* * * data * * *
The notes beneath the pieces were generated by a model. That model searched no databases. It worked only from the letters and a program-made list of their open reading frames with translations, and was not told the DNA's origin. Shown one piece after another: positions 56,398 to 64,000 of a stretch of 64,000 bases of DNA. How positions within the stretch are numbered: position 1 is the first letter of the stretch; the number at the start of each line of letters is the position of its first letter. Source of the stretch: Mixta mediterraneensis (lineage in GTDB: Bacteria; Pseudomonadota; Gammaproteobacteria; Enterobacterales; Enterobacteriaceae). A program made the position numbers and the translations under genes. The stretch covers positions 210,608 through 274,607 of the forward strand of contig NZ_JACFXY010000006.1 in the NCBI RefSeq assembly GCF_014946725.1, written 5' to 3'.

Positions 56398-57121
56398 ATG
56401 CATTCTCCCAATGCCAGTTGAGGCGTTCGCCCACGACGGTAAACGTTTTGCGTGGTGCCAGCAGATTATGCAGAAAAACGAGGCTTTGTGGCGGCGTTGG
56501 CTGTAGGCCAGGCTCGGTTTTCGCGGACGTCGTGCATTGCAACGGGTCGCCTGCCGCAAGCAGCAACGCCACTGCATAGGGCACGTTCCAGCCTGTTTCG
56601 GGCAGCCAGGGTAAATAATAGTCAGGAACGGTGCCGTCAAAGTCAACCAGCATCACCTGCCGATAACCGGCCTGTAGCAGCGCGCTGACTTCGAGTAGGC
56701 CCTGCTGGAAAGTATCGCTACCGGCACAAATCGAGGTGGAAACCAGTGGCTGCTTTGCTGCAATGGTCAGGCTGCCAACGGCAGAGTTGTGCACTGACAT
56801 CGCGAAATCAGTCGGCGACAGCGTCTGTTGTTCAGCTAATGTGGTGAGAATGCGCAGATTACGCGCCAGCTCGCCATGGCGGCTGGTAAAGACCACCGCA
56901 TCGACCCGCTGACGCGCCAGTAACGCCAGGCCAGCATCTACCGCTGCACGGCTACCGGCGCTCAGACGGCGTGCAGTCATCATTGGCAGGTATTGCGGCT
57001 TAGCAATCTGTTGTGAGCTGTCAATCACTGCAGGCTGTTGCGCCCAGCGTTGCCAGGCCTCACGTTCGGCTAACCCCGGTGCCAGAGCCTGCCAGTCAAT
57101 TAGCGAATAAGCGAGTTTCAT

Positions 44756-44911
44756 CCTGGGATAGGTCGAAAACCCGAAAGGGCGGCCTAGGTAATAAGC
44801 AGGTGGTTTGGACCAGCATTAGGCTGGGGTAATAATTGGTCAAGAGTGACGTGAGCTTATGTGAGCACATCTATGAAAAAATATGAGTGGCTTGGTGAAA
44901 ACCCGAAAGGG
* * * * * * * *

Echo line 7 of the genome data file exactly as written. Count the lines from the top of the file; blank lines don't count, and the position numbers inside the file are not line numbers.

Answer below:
56701 CCTGCTGGAAAGTATCGCTACCGGCACAAATCGAGGTGGAAACCAGTGGCTGCTTTGCTGCAATGGTCAGGCTGCCAACGGCAGAGTTGTGCACTGACAT